Now that my local Whole Foods is expanding though, I am excited that their deli offerings will equal that of their other larger stores in the area and with that will come a broader selection of the recipes featured in their cookbook.  That said, there were certain sections of recipes in this cookbook that didn't appeal, mostly because they were too natural!  If you like tofu for instance, there are plenty of recipes.  If you like quinoa and wheat berries and barley, well then, knock yourself out with the variety of recipes presented.  I was not so inclined.

Since I'm more of an entree gal, I checked out that section and found plenty of potential recipes such as Pomegranate Glazed Chicken (p. 238), Cubano-Style Pork Loin (p. 252) and Chicken Pot Pie with Whole Wheat Crust (p. 270).  My choice though, was for the Tuna Noodle Casserole on p. 274 and why?  Because the ingredient list included peas.  A tuna noodle casserole is not a tuna noodle casserole without peas.  Period.  I am still on the fence about any topping – crumb or otherwise – but that's a personal preference.  But if it doesn't have peas, then fugghedaboudit.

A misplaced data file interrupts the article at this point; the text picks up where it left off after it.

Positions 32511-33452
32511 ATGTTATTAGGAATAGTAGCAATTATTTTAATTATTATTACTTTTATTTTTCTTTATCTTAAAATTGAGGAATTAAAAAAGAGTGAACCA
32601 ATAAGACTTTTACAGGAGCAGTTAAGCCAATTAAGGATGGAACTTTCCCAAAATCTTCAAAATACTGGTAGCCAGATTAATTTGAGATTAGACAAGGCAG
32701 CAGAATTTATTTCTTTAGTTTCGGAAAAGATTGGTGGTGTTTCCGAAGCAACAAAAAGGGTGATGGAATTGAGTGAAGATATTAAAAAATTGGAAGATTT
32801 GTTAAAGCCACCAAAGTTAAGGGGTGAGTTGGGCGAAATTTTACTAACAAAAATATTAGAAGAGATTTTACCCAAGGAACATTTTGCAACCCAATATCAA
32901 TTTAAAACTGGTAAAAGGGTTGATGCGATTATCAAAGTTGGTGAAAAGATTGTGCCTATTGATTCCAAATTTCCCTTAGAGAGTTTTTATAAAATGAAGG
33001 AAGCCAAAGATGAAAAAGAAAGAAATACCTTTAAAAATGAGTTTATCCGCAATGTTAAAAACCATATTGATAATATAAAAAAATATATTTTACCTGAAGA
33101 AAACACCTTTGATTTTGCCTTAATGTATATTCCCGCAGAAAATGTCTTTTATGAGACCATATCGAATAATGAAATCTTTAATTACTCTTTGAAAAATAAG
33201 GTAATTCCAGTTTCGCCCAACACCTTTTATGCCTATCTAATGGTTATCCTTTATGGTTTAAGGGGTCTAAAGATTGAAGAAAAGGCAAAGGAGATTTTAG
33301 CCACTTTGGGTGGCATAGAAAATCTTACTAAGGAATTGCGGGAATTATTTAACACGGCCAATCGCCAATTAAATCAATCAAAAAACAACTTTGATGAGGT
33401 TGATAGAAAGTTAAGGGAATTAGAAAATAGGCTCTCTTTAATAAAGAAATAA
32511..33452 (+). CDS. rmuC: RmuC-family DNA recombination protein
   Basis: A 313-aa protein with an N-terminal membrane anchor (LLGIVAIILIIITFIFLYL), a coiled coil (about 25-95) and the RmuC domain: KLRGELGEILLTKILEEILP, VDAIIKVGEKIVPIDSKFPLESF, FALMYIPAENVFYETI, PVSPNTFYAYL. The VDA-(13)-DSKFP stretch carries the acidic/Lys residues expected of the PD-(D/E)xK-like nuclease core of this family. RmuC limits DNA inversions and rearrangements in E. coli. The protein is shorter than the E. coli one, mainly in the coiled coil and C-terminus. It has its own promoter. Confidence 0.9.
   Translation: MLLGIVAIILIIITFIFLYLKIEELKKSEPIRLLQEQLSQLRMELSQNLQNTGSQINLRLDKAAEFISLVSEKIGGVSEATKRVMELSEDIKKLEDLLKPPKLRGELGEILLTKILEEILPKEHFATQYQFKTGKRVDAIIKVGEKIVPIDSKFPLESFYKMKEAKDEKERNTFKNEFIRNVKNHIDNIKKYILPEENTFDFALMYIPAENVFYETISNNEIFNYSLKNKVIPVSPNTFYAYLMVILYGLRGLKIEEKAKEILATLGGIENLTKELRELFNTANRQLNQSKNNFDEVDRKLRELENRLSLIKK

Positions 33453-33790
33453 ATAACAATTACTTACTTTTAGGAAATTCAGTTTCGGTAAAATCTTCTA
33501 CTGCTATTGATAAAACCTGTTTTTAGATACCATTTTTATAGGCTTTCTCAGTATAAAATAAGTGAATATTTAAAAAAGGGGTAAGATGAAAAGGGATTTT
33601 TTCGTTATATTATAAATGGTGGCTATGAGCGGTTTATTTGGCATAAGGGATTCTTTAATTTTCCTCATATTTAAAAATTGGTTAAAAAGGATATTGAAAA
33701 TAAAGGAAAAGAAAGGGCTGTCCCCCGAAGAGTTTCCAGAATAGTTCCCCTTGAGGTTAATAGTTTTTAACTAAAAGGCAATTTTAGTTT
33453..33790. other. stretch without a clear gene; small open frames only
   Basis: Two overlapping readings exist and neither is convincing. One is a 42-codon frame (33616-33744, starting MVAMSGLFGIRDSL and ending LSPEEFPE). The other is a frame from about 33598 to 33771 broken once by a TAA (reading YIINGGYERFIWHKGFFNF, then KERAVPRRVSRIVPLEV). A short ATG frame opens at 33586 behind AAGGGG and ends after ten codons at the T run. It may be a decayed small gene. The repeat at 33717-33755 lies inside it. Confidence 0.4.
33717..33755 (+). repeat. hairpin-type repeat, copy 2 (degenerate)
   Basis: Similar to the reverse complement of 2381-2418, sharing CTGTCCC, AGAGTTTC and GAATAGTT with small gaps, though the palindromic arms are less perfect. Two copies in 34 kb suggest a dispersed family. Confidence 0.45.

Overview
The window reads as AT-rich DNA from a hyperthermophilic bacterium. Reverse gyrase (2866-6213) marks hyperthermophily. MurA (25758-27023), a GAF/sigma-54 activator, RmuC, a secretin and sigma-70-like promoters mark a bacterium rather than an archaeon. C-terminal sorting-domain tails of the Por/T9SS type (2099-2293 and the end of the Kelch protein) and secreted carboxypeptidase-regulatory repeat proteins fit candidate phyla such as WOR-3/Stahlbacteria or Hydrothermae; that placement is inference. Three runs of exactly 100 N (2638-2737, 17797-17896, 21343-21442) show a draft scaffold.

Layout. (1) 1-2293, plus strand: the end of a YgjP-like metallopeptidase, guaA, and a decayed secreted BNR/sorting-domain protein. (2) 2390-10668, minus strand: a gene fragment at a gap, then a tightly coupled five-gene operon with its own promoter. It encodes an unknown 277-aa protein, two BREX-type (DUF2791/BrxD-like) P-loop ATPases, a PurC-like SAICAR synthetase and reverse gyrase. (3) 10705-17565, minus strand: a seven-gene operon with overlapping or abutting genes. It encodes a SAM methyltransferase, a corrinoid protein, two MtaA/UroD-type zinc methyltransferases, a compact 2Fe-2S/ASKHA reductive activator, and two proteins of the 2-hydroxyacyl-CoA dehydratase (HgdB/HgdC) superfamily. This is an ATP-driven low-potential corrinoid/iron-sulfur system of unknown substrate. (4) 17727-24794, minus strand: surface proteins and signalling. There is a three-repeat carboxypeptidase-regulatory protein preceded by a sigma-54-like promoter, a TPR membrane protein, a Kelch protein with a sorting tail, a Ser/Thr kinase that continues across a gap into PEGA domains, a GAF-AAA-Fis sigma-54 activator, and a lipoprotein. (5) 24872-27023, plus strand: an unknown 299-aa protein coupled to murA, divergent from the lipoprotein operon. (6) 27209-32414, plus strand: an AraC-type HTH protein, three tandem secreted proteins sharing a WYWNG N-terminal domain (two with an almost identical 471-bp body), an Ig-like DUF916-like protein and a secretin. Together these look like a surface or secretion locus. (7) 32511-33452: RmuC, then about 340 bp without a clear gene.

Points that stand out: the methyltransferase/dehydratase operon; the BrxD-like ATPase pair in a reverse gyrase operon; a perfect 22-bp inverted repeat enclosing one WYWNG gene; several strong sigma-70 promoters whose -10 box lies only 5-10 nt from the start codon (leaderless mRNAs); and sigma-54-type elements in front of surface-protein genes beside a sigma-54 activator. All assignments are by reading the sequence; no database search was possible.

Okay, so:  this recipe came close to satisfying my (sudden) craving for Tuna Noodle Casserole but missed the mark because of the following:
1)     The noodle problem.  I think a half a pound of noodles is about right.  I crammed every noodle I could into my casserole pan but doing so left no room for the sauce and the resulting dish was a little on the dry side. 
2)     Unless you like crunchy onions, celery and pepper in your tuna casserole (I did not), sauté them a lot longer than stated.  A lot longer.  I wish I would have kept them on the stove until they were almost mushy!
3)     Let's discuss béchamel sauce a/k/a "white sauce."  In theory, this is an easy thing to make but in practice, I am always challenged by adding the flour to the melted butter so that it doesn't end up resembling a crumbly pie dough!  The directive to let this mixture "bubble" had me howling with laughter because mine didn't even come close to bubbling.  My roux base of flour and butter ended up almost forming into a ball and I'm pretty sure that this was not correct.  All was well in the end but I had to ditch the first batch in order to get (almost) the right consistency.  First last week's frosting and now this—what is going on here?!
4)     This casserole is supposed to cook at 350F for 20-25 minutes until the sides are bubbling.  No bubbles were harmed in the making of this recipe as the noodle to tuna mixture ratio was too high.  Instead, I got baked noodles, san sauce and this irked.